Transactions tumble following return of stamp duty

Transactions tumble following return of stamp duty

Following the end of the stamp duty holiday in March, the LSL/Academetrics House Price Index shows a drop in the number of transactions by 18%, although prices hold steady with a 0.2% drop.
Richard Sexton, director of e-surv comments:
“The sharp fall in transactions in April shows the huge impetus the end of the stamp duty holiday injected into the market. The 32% rise we saw in March has now been replaced by the corresponding fall and the pressure is now on for the government to show schemes like New Buy will be able to make up for the return of stamp duty and drive the market forward.”
The average house price in England and Wales in April was £220,668.  This is a 0.2% drop from March, and an annual change of 0.7%.  However, this paints a more negative picture than is actually the case.  Prices since December have increased by 0.4%.  Since June the average house price has risen by 1.4%.
Richard Sexton adds:
“Property prices have shown remarkable stability over the last 12 months. Even though the UK entered recession in the first quarter, prices have increased by 0.4% since December and by 1.4% since June. On an annual basis, we’re likely to see price growth return next month as the spike in prices created by the rush to beat last year’s stamp duty hike for properties over £1m falls out of the figures. The market has been supported by strong underlying demand from buyers, who, despite having to clear relatively large hurdles to access mortgage finance, are still anxious to take a step onto the property ladder. Strong underlying demand from buyers pushed transactions in Q1 2012 20% higher than in the same period last year.”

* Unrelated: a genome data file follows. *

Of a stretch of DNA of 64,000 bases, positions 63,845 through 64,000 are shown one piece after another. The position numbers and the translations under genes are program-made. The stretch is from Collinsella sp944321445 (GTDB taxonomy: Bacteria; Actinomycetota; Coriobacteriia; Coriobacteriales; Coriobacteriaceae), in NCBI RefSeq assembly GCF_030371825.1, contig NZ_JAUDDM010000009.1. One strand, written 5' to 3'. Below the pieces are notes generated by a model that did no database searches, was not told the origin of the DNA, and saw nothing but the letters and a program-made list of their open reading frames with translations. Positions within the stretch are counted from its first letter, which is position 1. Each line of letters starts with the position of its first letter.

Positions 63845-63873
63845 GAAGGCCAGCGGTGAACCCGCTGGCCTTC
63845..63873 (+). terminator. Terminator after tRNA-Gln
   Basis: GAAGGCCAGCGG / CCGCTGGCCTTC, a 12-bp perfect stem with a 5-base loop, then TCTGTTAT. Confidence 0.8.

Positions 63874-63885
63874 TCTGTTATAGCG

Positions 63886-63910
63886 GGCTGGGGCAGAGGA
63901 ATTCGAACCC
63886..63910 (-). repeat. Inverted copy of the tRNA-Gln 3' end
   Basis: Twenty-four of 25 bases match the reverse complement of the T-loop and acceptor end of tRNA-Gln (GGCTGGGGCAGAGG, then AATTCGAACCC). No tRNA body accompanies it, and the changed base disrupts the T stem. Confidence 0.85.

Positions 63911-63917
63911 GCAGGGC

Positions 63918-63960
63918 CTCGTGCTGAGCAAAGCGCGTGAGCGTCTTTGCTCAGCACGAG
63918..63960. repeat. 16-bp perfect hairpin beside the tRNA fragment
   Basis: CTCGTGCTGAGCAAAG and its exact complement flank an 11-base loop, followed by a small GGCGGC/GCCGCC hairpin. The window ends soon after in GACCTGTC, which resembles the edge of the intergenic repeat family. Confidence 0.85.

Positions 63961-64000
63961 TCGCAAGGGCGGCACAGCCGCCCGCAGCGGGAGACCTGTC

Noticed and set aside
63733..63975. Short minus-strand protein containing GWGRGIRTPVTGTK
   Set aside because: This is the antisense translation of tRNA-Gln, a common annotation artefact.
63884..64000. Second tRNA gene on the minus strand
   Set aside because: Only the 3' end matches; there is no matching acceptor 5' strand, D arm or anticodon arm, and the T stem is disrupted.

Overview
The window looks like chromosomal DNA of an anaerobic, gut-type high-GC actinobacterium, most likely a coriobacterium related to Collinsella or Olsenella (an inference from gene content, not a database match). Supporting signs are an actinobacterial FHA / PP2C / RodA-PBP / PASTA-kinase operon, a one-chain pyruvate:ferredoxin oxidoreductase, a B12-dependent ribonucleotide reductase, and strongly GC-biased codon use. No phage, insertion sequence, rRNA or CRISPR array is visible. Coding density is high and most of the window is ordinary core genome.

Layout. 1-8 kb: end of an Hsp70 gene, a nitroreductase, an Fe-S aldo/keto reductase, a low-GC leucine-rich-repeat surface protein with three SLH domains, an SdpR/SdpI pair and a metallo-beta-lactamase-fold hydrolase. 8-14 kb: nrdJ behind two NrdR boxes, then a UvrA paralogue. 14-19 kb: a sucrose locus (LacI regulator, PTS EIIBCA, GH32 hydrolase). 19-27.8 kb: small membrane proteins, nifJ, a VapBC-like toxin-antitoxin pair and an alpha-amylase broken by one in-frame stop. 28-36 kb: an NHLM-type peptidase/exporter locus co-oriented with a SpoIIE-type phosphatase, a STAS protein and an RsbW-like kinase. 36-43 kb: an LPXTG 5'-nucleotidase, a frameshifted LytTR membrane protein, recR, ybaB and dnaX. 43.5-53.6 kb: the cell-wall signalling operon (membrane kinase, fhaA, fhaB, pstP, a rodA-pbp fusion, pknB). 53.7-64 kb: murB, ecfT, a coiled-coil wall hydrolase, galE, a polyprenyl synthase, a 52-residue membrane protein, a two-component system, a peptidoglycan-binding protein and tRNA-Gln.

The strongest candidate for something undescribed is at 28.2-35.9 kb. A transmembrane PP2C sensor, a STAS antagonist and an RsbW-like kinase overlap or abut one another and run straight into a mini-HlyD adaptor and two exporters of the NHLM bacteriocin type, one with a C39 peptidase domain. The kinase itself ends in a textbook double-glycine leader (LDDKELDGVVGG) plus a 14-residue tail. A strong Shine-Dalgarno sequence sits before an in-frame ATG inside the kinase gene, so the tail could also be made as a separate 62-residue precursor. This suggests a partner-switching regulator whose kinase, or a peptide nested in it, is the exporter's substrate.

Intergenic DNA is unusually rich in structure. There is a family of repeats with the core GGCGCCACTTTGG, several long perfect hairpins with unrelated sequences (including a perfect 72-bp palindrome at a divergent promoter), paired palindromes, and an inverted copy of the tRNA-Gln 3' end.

Greater London and the East Midlands are the only areas in the country to see a rise in prices in April.  Both areas saw a monthly increase of 0.2%.  
Richard Sexton said that “A large volume of prime property in London is changing hands at very high prices and this is bumping up prices across the capital. This is in marked contrast to the North of England, where prices have fallen 4% on the year as public sector cuts and static economic growth have caused disproportionate economic strain on the region.”
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